Let me preface my review by acknowledging that I understand the issues brought up in this book, sadly, are real and more abundant in today's culture than generations ago. This book includes topics such as rape, incest, drugs, alcohol, homosexuality, suicide and dating. It also includes innocent topics such as friendships, the importance of family, accepting people for who they are, and academics.
The book is written in the form of letters by the main character, Charlie. Charlie is a 15 year old freshman starting high school. Charlie's letter are written as if he's around 12 years old but his perception of life at times can be well beyond his years. The reader can easily wonder if Charlie is autistic or has Asperger's with a higher level of function or he may have neither.
Charlie's letters are how the heavy topics I mentioned above are introduced in the story. He writes about these topics as he is exposed to them in his letters to a friend the reader is not privy to.
Here's why I have a hard time with this book. It's not necessarily because of the topics in this book, though I think some could be detailed less. Again, I understand these issues are real and today's younger generations are exposed to them, more than they should be. The problem I have is it's marketed to teens as if all teens have experienced or been exposed to these issues. It's written as if all these behaviors are normal for everyone. It bothers me that Charlie is 15 and experiencing these issues as if all 15 year olds have been exposed and/or participate in these behaviors. I also find it disturbing that one of the reasons Charlie is being exposed is because his parents don't show much concern with who Charlie is hanging out. His friends in the book are all seniors and he's a freshman. I know my parents were stricter than some but never would they have just let me go hang out with a group of seniors whom they didn't know. Charlie's parents allow Charlie to take the car, never asking where he is going, never giving a time to be home, and never asking what he has been doing even though he's clearly high or drunk when he returns home. Meantime, Charlie is being introduced to so much...sex, drugs, smoking, rape, alcohol, homosexuality, etc. All the while, the reader is trying to figure out Charlie's social issues. And maybe the lack of parental concern was an intention of the writer. Let me clarify, it's not that his parents aren't involved, they just are concerned with his social activity.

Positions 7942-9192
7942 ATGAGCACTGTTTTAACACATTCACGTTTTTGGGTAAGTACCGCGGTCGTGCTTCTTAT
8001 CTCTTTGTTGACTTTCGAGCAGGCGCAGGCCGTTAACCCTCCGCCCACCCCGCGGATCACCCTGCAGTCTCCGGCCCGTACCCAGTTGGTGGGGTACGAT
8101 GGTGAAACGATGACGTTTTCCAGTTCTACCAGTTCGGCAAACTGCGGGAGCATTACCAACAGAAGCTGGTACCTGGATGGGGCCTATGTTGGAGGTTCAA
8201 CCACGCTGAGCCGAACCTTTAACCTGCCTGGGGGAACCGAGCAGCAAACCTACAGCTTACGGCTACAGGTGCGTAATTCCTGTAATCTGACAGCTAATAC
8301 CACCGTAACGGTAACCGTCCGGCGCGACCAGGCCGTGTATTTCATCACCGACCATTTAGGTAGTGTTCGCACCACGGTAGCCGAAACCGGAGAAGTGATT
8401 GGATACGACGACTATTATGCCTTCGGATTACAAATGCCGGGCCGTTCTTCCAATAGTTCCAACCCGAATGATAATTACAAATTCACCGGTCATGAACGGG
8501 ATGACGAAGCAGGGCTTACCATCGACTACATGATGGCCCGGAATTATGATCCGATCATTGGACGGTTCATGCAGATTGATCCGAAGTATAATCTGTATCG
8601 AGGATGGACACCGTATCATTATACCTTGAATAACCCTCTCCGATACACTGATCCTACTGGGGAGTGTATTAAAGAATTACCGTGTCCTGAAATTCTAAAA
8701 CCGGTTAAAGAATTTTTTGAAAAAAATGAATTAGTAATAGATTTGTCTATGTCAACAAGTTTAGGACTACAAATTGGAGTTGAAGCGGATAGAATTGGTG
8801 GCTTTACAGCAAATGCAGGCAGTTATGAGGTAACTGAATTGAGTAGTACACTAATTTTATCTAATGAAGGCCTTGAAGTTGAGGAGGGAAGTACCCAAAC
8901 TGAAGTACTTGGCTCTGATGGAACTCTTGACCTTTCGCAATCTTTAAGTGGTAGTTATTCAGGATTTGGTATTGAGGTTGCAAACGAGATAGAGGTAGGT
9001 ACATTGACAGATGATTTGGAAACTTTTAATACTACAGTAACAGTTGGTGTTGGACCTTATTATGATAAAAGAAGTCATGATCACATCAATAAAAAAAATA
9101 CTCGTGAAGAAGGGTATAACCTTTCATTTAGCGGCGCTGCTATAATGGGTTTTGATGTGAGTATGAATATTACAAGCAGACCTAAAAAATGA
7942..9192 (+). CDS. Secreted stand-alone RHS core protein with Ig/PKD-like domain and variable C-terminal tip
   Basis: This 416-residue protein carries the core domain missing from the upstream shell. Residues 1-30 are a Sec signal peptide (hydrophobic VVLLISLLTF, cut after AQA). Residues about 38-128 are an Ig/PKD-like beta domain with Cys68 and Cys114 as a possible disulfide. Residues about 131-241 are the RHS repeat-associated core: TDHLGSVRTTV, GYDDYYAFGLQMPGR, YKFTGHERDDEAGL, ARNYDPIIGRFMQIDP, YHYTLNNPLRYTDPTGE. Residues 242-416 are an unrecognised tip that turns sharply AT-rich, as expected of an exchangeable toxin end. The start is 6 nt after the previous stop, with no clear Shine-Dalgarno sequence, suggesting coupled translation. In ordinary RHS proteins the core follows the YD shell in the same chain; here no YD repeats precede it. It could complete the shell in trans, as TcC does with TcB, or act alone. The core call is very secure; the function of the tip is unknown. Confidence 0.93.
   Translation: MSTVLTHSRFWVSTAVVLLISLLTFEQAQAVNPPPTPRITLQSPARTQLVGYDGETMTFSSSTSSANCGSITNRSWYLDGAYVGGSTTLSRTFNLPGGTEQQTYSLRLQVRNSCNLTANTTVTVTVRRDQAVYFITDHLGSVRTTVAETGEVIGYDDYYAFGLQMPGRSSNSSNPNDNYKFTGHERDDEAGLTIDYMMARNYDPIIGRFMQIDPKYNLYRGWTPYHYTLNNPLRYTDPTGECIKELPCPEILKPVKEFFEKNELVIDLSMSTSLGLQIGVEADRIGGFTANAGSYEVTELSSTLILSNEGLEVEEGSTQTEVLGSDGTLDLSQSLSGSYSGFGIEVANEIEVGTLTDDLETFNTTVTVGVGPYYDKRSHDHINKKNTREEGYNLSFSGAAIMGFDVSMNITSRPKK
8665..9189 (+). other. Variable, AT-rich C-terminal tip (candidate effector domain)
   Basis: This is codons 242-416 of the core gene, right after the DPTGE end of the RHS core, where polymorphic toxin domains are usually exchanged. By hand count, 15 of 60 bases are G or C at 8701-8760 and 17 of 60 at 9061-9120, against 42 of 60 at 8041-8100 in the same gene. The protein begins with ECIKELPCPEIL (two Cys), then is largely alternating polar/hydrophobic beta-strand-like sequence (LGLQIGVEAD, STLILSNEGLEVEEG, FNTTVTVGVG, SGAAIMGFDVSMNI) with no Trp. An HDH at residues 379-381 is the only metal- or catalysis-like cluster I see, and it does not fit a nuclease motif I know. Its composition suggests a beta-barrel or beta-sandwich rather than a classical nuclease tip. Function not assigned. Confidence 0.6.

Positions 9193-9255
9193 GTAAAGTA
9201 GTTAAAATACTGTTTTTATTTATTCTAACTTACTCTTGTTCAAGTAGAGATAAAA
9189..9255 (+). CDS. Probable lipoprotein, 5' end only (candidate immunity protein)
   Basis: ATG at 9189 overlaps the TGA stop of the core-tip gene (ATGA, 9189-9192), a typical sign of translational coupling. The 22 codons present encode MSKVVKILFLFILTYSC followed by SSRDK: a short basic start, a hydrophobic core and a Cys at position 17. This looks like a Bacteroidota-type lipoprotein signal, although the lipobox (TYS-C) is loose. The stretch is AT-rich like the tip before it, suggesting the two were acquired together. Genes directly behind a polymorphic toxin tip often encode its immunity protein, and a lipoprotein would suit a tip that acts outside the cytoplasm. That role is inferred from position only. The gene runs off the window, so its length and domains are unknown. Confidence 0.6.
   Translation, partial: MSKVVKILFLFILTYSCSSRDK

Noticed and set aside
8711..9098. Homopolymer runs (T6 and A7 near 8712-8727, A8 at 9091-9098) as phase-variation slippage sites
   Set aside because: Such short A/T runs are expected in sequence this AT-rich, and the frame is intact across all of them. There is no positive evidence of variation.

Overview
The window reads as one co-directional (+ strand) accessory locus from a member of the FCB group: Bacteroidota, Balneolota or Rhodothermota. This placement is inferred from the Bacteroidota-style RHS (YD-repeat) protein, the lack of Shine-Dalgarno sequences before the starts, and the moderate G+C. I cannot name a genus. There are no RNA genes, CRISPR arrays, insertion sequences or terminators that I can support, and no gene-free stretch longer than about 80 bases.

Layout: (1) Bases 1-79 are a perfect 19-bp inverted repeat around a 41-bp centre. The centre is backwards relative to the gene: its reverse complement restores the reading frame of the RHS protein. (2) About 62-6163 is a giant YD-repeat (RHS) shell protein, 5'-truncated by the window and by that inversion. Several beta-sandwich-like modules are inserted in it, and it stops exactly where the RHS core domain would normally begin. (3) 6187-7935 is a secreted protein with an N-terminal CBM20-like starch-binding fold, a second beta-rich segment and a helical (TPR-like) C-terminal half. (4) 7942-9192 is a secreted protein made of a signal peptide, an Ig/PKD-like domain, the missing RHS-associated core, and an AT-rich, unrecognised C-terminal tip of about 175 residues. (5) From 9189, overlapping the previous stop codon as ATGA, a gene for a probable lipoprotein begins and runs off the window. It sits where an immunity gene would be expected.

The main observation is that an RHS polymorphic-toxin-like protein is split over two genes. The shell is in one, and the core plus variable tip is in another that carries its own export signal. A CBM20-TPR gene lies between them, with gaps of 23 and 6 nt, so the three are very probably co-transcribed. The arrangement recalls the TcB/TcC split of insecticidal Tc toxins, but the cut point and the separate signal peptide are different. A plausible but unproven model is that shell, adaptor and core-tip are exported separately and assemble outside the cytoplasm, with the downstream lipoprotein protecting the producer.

In the end, the reader realizes that Charlie was sexually abused. This could be why he's a "wallflower" or seems to be different than his peers.
I asked my 16 year old niece if she had heard of this book. I wasn't surprised when she said yes. I told me sister that I didn't recommend that my niece read this book, even though she's never mentioned a desire to read it. Some may call me over protective saying that I am "too sheltering". That's okay, I believe it is my responsibility as a Christian parent to keep my children's hearts innocent and guarded as long as I can. I simply would not allow them to read such a book solely based on "they are going to face it one day" or "everyone else is reading it" or "you can't protect them forever"...all of which are reasons I read for parents allowing this book to be read by their children as young as 10.